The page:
This was a great conversation, this is just a slice of it.
I was in Michigan two months ago and hung out with mk above his garage. It's a nice space, there's a comfy couch, his painting/art supplies, a large card/gaming table and beer. The conversation was meant to be part of a larger podcast with other participants on the topic of "fear." But I enjoyed this conversation so much on its own that I decided to post it as is. The result is a conversation between two good friends, slightly drunk and very candid.
There are three songs used in this. The first is an instrumental from cW, the second is a song that I (thenewgreen) recorded and the last is a song from Matt Jones. -Matt was kind enough to give me permission to use this tune Hand Out The Drugs after I cornered him and asked his permission at my cousins wedding. -Check out his music.
Gorgeous - moving, touching.
Some random thoughts. My comments are somewhat abstract rather than grounded in some real-life thing.
mk said he was scared all the time in this sense: "the what-am-I-doing scared" and "Is-the-time-I-spent-here-spent-well scared." (or that might have been tng's paraphrase)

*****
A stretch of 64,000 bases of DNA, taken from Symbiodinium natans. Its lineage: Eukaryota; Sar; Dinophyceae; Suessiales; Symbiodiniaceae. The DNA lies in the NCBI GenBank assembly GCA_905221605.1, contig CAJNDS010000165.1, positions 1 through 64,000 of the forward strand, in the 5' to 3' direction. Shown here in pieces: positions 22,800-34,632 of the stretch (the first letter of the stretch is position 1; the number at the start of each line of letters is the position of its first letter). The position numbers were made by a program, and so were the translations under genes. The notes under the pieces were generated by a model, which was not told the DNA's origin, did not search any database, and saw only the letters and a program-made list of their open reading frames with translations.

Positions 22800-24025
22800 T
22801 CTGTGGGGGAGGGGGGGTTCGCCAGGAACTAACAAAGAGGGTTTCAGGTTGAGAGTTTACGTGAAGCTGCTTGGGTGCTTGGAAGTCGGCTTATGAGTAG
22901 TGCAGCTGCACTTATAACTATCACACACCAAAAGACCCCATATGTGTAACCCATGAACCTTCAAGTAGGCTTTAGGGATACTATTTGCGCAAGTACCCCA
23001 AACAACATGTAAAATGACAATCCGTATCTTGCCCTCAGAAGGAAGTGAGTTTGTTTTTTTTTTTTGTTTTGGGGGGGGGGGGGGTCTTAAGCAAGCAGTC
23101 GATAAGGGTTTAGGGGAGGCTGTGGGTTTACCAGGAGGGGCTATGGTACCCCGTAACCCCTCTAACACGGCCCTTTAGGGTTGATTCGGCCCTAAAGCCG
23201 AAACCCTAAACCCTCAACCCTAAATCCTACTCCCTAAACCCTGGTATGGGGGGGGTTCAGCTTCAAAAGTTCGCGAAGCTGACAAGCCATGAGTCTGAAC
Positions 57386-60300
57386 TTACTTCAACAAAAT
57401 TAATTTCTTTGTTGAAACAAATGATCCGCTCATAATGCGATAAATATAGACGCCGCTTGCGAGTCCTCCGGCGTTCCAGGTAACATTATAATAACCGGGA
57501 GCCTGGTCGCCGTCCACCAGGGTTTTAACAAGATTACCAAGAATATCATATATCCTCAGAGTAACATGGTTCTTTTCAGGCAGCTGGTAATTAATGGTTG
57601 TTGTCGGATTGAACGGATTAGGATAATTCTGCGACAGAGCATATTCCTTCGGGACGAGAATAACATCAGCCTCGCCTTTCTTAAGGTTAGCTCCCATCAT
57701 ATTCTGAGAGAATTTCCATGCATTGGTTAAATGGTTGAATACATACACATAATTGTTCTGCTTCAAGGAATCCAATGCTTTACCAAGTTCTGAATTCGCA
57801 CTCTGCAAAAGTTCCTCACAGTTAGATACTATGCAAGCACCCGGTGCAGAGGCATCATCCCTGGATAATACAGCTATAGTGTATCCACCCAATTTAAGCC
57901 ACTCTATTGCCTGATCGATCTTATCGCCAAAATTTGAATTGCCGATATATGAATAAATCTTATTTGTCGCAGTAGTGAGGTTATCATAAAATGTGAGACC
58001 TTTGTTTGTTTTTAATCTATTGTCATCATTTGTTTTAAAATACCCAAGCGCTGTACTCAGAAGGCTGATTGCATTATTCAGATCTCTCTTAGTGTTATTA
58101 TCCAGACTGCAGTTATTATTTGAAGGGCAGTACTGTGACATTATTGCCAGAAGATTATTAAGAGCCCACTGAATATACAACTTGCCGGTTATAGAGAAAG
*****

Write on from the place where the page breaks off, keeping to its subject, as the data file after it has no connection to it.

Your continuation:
I ask the same question, but without the element of fear. I ask "What is worth doing?" -- maybe every day. And then trying to do it. Sometimes well, sometimes badly.
It's worth asking those questions and being scared about, no matter how accomplished you are.
On the other hand, there's a lot to say also for a sense of inner peace. How effective are you if you are motivated by fear instead of love.
I think mk is motivated by love...but the early traumas that he speaks of must add an element of fear to the mix for sure.
So the trick is to ask "What is worth doing?" and then trying to do it. Maybe when you add a fear into the mix, you ask the question a little more fiercely.
Then tng asks: "What's been the scariest moment that you would not want to relive?" and was surprised that the conversation went to a dark place. When I think of any scary moment that I do not want to relive, it's pretty dark. I'm glad I don't have to go there. I also stay away from violent films and horror films... once you've been there in your own life, you don't need to go there for "entertainment."
The two of you talked about the moments when your life changes, where you know there was a before and an after that will be different.
Some of these result from making decisions, taking a stand, having a realization.
Some of these, like mk's, are thrust upon you by the universe and you ... can't ... turn ... back.
One particularly moving thing about the conversation was when mk said that, when you meet people, you just never know what they are going through or have just been through. They might have just passed through a before/after moment --- or they might have been through one when they were five years old, that still affects them --
and you don't know it -
so - don't make assumptions about others.